Jeff Johnson has some catching up to do.
A poll just released by KSTP-TV shows that Gov. Mark Dayton has widened his lead over his Republican challenger, 51 percent to 39 percent, a position corroborated in other recent polls.
Tonight’s debate in Moorhead, the second in a series of five, will give Johnson the opportunity to take a more aggressive tone in describing both his own vision and the flaws he sees in the Dayton administration.
There’s only one problem with that strategy: The Forum News Service and WDAY-TV, the sponsors that initially limited the debate to Johnson and Dayton, have decided to include Independence party candidate Hannah Nicollet, based on a poll taken this summer that showed her with 11 percent support.
At a minimum, Nicollet’s presence in the 90-minute debate will siphon time from the other two candidates. That hurts Johnson in particular, since the debates are precious minutes that he must pack with persuasion.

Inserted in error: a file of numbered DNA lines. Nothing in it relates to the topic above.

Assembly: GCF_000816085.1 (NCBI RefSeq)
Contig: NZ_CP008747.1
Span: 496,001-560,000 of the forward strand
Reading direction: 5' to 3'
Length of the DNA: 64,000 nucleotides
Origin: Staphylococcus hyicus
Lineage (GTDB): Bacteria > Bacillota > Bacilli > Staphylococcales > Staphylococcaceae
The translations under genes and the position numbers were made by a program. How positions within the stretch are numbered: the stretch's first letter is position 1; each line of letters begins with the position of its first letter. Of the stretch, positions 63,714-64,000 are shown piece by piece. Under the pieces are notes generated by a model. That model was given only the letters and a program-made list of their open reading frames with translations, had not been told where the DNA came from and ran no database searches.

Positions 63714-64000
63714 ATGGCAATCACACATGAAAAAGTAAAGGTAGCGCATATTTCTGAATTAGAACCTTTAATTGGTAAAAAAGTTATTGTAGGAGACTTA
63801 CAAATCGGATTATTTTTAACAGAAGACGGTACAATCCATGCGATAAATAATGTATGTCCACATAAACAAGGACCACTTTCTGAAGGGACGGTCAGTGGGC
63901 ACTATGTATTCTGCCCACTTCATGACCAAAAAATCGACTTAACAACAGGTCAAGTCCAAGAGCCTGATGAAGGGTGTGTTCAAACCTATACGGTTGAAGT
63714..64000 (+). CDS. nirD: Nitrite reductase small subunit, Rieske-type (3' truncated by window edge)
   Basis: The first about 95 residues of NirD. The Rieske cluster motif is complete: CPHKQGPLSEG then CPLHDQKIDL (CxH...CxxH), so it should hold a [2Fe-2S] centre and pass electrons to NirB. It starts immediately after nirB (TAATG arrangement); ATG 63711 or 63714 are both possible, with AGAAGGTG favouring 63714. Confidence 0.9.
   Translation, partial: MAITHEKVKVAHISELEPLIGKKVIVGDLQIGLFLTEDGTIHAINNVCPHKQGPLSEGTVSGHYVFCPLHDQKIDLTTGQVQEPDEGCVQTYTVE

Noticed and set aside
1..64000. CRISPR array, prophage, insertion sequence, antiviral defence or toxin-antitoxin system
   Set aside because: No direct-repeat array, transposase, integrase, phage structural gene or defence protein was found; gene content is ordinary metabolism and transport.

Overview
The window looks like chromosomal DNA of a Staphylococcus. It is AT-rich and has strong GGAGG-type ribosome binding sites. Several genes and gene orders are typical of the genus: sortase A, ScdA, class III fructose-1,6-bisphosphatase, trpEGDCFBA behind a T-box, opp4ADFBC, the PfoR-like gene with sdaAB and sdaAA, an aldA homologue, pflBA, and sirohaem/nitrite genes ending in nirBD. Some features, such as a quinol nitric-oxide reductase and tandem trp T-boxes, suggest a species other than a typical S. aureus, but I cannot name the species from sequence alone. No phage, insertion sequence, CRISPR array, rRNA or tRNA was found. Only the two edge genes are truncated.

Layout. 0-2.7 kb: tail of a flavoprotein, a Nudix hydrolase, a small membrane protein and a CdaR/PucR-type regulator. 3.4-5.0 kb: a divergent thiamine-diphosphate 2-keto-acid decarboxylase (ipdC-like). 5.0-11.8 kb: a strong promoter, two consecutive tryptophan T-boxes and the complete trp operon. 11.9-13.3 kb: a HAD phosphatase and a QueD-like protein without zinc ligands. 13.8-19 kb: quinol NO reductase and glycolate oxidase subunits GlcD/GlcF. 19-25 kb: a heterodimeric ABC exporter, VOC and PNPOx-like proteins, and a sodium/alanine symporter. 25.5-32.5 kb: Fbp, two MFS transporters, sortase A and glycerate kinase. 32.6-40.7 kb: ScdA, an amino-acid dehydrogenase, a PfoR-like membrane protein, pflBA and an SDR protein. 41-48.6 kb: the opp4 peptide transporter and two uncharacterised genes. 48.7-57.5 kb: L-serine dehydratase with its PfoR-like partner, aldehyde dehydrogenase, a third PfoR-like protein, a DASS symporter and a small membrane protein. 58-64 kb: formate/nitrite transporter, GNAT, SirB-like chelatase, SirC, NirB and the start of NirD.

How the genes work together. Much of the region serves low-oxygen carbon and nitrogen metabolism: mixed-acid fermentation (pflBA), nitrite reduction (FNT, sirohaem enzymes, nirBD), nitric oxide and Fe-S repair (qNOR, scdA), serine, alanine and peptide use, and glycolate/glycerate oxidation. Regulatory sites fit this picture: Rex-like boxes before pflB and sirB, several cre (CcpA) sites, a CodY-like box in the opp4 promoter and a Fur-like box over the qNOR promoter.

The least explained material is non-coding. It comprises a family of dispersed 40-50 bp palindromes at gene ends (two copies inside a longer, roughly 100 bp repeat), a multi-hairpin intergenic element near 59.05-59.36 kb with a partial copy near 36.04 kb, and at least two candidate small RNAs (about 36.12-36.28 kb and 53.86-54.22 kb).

Furthermore, Nicollet, who appeared in the candidates’ first debate last week in Rochester, demonstrated only the broadest grasp of public policy. Her answers often meandered, bringing the debate off-topic. A similar performance could prove to be a distraction for Johnson, who will want to stay laser-focused on his campaign talking points.
As in the first debate, Johnson will do his best to challenge Dayton. “This is where the governor and I differ,” was his polite way of disagreeing. Yet the man who even DFL party chair Ken Martin describes as affable seems incapable of communicating righteous indignation. With the election less than four weeks away, though, Johnson will try to step up the rhetoric.
Dayton certainly will talk about the accomplishments of his administrations and defend the policies he helped enact. He did so in the first debate.
And as the incumbent, he’s using the office to expand that list: At a news conference Tuesday, Dayton announced that the administration will spend $70 million dollars on road and bridge improvement across the state. In a non-election year, this announcement might have been left to the Department of Transportation.
Dayton has provided few details on his plans for a second term, even in one-on-one interviews. But given the longer format of this debate, it’s likely there will a few questions that move him in that direction.